Heat Stress in Dairy Cows

Ms. Morgan Westover, Senior, Department of Animal Sciences, The Ohio State University

At $900 million a year, heat stress has a large financial burden on the U.S. Dairy Industry (St. Pierre et al., 2003). Therefore, managing heat stress in dairy cows is an important challenge that all producers should be working to overcome. With summer rapidly approaching, it is important to prepare now for the high temperatures that will be seen throughout the next three to four months. Heat stress results when an animal can no longer keep their body temperature low and there is an accumulation of heat load within the animal (Tucker et al., 2019). Usually, this occurs when the primary means of cooling, radiation, conduction, and convection are no longer effective. Heat stress can be detected from elevated body temperature, respiration rate or panting, or environmental monitoring (Tucker et al., 2019). Although the exact threshold an animal becomes heat stressed may vary slightly, a cow with a high heat load will attempt to dissipate heat by sweating, seeking shade, increasing their respiration rate, increasing their time spent standing, consuming less feed, and drinking more (Tucker et al., 2019).

The temperature humidity index (THI) is one example of environmental monitoring for heat stress. THI is shown to have a large negative correlation with dry matter intake (DMI; West, 2003). Milk yield is also negatively impacted as THI rises. With each unit increase on the THI index, it is estimated that milk production drops 0.70 lb/day (West, 2003). This negative effect increases as relative humidity goes up. When relative humidity is 90%, yields from Holstein cows decreased to 69% of normal production (West, 2003). Aside from decreased DMI and lowered milk production, there are also other consequences for a heat stressed animal, such as lowered fertility, potential lameness, and longer calving intervals (Tucker et al., 2019). On the other hand, dry cows also experience negative effects from heat stress. Active cooling during the dry period not only decreases body temperature of the animal but leads to significantly higher milk production during the subsequent lactation, especially during the first 60 days of the lactation (Tao and Dahl, 2013). Like lactating animals, heat stress can also lead to decreased DMI (Tao and Dahl, 2013). In addition, cows that experience heat stress prepartum have reduced development of the mammary gland and less functional mammary cells (Tao and Dahl, 2013).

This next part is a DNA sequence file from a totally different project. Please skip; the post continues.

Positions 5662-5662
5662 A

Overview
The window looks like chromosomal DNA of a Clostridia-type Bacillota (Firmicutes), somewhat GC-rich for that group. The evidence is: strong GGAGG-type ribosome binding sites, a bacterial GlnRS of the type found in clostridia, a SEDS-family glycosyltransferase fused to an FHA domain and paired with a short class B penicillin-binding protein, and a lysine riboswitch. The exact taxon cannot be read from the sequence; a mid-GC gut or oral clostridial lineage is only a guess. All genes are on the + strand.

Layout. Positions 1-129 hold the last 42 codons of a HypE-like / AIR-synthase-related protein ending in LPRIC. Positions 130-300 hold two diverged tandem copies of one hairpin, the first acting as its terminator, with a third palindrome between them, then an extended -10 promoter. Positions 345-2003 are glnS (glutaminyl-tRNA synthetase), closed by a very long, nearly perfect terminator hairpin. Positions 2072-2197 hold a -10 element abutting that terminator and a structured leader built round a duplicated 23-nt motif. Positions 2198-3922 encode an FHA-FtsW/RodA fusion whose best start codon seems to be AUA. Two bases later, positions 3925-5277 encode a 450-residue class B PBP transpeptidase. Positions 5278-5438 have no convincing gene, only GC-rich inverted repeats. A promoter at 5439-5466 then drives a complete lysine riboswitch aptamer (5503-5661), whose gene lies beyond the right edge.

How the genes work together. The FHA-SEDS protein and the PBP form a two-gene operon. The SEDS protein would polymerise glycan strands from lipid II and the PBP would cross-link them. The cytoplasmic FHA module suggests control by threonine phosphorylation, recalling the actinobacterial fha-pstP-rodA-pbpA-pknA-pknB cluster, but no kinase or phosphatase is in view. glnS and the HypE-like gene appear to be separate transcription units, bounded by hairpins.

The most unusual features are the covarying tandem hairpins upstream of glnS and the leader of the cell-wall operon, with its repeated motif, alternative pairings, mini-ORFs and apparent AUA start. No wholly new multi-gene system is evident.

So, it is important to make sure that your farm is equipped to handle high temperatures this summer. Aside from shading cows, there are a variety of methods to cool cows. Evaporative cooling is one means of cooling cows that is very effective as long as the humidity is not too high (Tucker et al., 2019). Sprinklers are one option to complete this. When utilized every 15 minutes for 1.5 minutes, sprinklers can improve milk production by 11.6% (West 2003). Utilization of fans to increase airflow is also another way to cool cows (West, 2003). Utilizing a combination of both typically provides the most relief from heat and the best cooling (West, 2003). In addition to the types of tools available for heat abatement, producers should also consider where they are utilizing them. It is critical to make sure that heat abatement is utilized in the parlor holding area, along the feed alley, and over free stalls.

With that, it is also vital to make sure that the maintenance of fans and sprinklers is kept up. Debris around fans, belt wear, misalignment of pulleys, and dust accumulation are all signs that fans need some attention. Water lines and nozzles are important areas to check for wear on sprinkler systems. If the facility has a natural ventilation system, it is also essential to ensure that curtains are being opened. Routine checks of these can allow you to get ahead of the heat of summer, as it is important to make sure all fans and sprinklers are up and running and ready to go now before the warm days of June, July, and August are upon us.  


St. Pierre, N.R., B. Cobanov, and G. Schnitkey. 2003. Economic losses from heat stress by US livestock industries. J. Dairy Sci. 86:E52-E77.

Tao, S., and G. E. Dahl. 2013. Invited Review: Heat stress effects during late gestation on dry cows and their calves. J. Dairy Sci. 96: 4079-4093.

Tucker, C.B., A. Drwencke, J.M. Van Os, G. Tresoldi, and K.E. Schütz. 2019. Detecting and abating heat load in dairy cows. Proc. Tri-State Dairy Nutrition Conference. The Ohio State University, Columbus. Pages 11-16.

West, J. W. 2003. Effects of heat-stress on production in dairy cattle. J. Dairy Sci. 86: 2131-2144.